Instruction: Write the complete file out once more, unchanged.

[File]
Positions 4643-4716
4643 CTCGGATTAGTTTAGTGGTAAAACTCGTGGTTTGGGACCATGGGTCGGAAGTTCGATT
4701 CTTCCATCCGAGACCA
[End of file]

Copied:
Positions 4643-4716
4643 CTCGGATTAGTTTAGTGGTAAAACTCGTGGTTTGGGACCATGGGTCGGAAGTTCGATT
4701 CTTCCATCCGAGACCA